PDA

View Full Version : Charging the podcasters for podcasting?


MacBytes
Nov 16, 2005, 12:43 AM
http://www.macbytes.com/images/bytessig.gif (http://www.macbytes.com)

Category: Apple Services
Link: Charging the podcasters for podcasting? (http://www.macbytes.com/link.php?sid=20051116014354)

Posted on MacBytes.com (http://www.macbytes.com)
Approved by Mudbug

Lacero
Nov 16, 2005, 12:51 AM
Podcasting is limited by few advertising sponsors and the bandwidth bill. The more successful an independent podcast, the more money it takes to keep it running.

I think when podcasting meets bittorrent, shall we see it becoming a successful model that will rival radio and TV.

mainstreetmark
Nov 16, 2005, 07:55 AM
Podcasting is limited by few advertising sponsors and the bandwidth bill. The more successful an independent podcast, the more money it takes to keep it running.

I think when podcasting meets bittorrent, shall we see it becoming a successful model that will rival radio and TV.

Wow. That, my friend, may be an idea worth thinking through....

Photorun
Nov 16, 2005, 08:54 AM
Podcasting is limited by few advertising sponsors and the bandwidth bill. The more successful an independent podcast, the more money it takes to keep it running.

I think when podcasting meets bittorrent, shall we see it becoming a successful model that will rival radio and TV.

You have no idea how much I hope you're soothseeing this idealic vision, and I'm not being snarky... that WOULD be a beautiful thing. Radio, no thanks to FCC deregulation is now a cesspool of mediocrity at best, disingenuous marketing brainwashing crap at worst. Deregulation made it so giant, soulless, corporate fairly evil lousy "it's about the money not art" (kinda like the RIAA/big record labels) companies like Clear"We're Banning Songs Like Books"Channel, Cox"Sounds Like" Communications in many cities now own up to their maximum allowed under deregulation, 70%. So basically if you live in Atlanta or Chicago or LA pretty much one corporation owns all the market.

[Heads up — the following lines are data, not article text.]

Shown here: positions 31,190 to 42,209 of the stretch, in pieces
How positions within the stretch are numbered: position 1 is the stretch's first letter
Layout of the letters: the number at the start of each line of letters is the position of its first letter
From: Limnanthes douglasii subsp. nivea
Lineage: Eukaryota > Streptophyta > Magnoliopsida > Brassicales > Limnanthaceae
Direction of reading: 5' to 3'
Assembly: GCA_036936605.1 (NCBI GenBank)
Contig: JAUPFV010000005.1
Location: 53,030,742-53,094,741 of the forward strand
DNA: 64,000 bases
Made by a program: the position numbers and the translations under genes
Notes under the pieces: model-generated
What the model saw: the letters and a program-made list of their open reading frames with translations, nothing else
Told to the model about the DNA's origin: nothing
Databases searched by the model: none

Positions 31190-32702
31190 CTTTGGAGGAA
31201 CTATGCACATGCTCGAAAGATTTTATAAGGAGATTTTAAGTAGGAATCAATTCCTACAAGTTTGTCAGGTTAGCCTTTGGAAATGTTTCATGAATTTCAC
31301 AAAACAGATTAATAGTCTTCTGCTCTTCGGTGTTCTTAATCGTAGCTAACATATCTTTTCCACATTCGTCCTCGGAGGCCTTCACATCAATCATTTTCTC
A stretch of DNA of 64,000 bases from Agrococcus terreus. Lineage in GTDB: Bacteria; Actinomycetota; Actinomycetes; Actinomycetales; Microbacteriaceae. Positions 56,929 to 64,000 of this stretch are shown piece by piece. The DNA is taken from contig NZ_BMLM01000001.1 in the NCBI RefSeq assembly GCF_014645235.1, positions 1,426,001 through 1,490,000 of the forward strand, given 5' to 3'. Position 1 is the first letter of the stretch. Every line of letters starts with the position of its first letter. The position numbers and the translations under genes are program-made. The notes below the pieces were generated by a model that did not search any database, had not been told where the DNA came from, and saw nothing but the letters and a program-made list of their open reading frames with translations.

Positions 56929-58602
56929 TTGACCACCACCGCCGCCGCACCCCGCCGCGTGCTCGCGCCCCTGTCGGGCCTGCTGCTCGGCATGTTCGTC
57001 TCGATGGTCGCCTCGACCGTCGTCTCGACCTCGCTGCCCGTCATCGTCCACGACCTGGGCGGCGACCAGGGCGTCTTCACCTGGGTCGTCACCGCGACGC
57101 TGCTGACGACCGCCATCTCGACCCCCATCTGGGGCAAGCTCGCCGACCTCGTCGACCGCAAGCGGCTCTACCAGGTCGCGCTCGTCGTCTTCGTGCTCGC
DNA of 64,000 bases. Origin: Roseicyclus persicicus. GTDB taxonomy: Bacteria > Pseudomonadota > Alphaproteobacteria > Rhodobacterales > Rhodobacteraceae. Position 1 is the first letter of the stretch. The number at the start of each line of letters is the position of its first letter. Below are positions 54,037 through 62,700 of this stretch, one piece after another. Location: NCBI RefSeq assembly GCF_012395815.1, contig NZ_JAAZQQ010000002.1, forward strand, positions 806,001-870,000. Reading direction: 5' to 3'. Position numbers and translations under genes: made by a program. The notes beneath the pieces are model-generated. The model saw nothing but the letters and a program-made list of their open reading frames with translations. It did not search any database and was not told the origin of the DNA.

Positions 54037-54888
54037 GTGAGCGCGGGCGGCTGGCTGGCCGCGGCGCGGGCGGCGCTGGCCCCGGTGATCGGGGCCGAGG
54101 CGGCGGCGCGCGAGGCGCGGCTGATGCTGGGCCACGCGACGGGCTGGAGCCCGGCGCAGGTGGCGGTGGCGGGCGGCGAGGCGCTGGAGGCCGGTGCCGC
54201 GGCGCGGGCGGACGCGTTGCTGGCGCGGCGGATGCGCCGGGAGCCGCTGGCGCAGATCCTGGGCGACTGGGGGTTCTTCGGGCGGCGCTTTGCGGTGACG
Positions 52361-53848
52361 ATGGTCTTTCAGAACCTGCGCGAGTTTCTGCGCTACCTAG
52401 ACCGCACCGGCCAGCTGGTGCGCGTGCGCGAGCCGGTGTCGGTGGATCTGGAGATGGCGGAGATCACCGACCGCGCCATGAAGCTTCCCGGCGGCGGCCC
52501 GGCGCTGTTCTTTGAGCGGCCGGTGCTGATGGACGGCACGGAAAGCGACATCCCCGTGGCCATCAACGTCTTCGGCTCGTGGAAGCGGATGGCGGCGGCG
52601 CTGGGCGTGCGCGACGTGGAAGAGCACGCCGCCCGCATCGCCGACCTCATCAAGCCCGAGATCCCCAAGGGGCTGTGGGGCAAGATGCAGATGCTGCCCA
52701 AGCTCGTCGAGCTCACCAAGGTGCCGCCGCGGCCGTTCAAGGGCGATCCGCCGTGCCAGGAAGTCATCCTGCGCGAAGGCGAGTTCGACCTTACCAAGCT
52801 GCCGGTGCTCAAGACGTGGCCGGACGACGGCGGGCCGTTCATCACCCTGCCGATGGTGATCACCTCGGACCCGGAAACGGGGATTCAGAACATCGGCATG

Case and point (a study I read a while back) is that in the 80s you may have had, for example, 20 different competing radio stations, add to that 20 little to larger companies that employed hundreds of people. After deregulation about 6-12+ of those stations are now just repeaters for one mothership station, that station may be in your city, or just a large, soulless, faceless mostly tape or satellite feed system from some far off market. The music, if you can even call it that, regardless of the format, which will probably be the biggest sellers like classic rock, teen crap pop, etc. and it's playlist, created by marketers to sell you their advertising based on their studies, will be comprised of at most 20-25 songs... all repeated. Like new music? Too bad, Clear"We Have No Soul"Channel and Cock-er-Cox communication stations rarely will play new music, after all, that's taking chances.

As a person who in the 90s had friends in radio, most lost their jobs as little radio stations with unique formats were rapidly gobbled up by the big monolithic corporations. The area I live outside of the city had eight little stations, it now has NONE! Technically the towers are still there, four are in use to beam some distant cities canned same 20 tracks and horrible drive-time show, some of the office space or in one case buildings are there too, vacant and dusty with old DJ booths at the window with 10 years of dust on them. It's incredibly sad. I've heard/read different figures but deregulation put tens of thousands of people out of jobs.

So now you have just about no choices in music variety in your city, or choices for talk radio either. After all, you hate filled nazi windbags like Rush, Bill O'Rielly, Dr. Laura (all kinda sound the same anyways) syndicated to play at about the same time every day in some cities on four or five stations. Talk radio being no different in terms of nothing but a one sided shouting match, like a one sided playlist, aimed at one very specific group by the SAME specific group. One thing definitely NOT in the mix after all the dust settled after FCC deregulation is a choice!